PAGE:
Other areas where the district was criticized was in the flawed approval process of a health care plan for board members that was seemingly for the benefit of one of the directors. Although the directors approved the benefit, it was not implemented, but it can be done so in the future without any further public discussion. 

The report noted that when the district fired its previous outside counsel, it hired a new attorney without generating requests for proposals. That new outside counsel, Richard "Ren" Nosky has a troubled employment history and was associated with Madison while he was the City of Stockton's water and sewage manager who headed a failed attempt to privatize those services. 

Along with Mulberg and Nelson, the other three board members are Sophia Scherman, Bob Gray, and Lisa Medina.  

The 13 deficiencies and 11 recommendations can be viewed here. The entire report on the district is available here.

The next meeting of the Elk Grove Water District is at 6 p.m. on Wednesday, July 17 at their office at 9257 Elk Grove Boulevard.

Updated at 8 a.m. with comments from Director Mulberg. 

Copyright by Elk Grove News © 2019. All right reserved.










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2 comments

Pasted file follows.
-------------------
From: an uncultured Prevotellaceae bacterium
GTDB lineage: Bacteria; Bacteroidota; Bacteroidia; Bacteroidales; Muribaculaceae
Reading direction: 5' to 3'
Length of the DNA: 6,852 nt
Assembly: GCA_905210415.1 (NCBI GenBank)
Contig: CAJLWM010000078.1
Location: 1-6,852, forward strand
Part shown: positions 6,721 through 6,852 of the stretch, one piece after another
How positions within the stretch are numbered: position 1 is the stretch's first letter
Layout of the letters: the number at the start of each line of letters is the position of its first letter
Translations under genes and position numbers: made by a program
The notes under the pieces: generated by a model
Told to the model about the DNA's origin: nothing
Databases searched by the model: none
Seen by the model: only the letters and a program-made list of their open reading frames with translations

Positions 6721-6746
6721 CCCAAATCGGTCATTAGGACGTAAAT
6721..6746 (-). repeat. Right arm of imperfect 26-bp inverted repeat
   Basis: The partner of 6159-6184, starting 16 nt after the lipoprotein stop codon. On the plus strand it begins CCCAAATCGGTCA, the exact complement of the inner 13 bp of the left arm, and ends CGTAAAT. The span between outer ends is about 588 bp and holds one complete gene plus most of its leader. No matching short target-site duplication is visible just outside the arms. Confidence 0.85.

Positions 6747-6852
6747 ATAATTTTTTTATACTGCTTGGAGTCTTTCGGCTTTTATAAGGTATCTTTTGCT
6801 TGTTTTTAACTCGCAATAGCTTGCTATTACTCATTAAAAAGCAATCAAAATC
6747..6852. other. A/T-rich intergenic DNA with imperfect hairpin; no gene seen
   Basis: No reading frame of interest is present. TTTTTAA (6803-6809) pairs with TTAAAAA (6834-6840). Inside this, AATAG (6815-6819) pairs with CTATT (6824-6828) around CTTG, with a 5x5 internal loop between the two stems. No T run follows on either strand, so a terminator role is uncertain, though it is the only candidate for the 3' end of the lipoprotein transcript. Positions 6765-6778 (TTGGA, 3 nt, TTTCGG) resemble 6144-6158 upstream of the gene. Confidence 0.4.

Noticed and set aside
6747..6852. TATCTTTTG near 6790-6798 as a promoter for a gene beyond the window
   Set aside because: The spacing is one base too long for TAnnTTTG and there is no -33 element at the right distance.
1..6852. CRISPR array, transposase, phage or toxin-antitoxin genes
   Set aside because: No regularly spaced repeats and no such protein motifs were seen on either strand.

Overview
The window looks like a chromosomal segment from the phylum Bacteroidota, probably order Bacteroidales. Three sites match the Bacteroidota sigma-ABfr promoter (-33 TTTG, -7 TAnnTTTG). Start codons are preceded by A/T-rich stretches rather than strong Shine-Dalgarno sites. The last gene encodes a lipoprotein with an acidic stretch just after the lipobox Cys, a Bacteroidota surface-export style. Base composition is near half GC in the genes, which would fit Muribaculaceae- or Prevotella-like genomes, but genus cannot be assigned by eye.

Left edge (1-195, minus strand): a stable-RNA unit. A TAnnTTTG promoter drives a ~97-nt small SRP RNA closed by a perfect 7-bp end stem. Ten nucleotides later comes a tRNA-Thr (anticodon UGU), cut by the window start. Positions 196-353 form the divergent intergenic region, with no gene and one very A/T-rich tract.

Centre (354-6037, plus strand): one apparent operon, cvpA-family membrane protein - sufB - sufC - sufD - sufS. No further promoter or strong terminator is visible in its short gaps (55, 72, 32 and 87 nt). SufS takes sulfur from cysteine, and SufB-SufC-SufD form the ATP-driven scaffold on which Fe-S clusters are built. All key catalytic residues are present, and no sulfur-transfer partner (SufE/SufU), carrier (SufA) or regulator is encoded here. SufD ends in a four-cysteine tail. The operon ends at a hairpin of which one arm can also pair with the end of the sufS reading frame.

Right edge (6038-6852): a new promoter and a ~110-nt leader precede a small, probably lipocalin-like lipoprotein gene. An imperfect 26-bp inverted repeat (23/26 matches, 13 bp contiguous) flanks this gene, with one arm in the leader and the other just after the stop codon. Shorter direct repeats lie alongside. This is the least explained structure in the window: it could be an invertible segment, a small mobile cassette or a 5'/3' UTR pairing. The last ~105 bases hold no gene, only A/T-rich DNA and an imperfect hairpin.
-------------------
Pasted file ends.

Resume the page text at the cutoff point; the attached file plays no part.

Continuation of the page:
Eye on Elk Grove said...

Former city of Elk Grove Planning Commissioner Paul Lindsay is a member of the Sacramento County Grand Jury. Anyone who has ever had any interaction with Lindsay knows how respected he is.

So I really doubt there is no merit to the grand jury findings. The FRCD very part-time board voting themselves medical benefits is just one of the counts and the grand jury recommends oversight. You think!

People have often said that we need "another Paul Lindsay" on the Elk Grove City Council. When they served together on the planning commission, it was Lindsay who kept Pat Hume at the top of his game. No lazy thinking, or not being fully prepared, on Lindsay's watch and Hume knew it all too well.

D.J. Blutarsky said...

A Mulberg here, a Scherman there, one by one they are getting their people in place!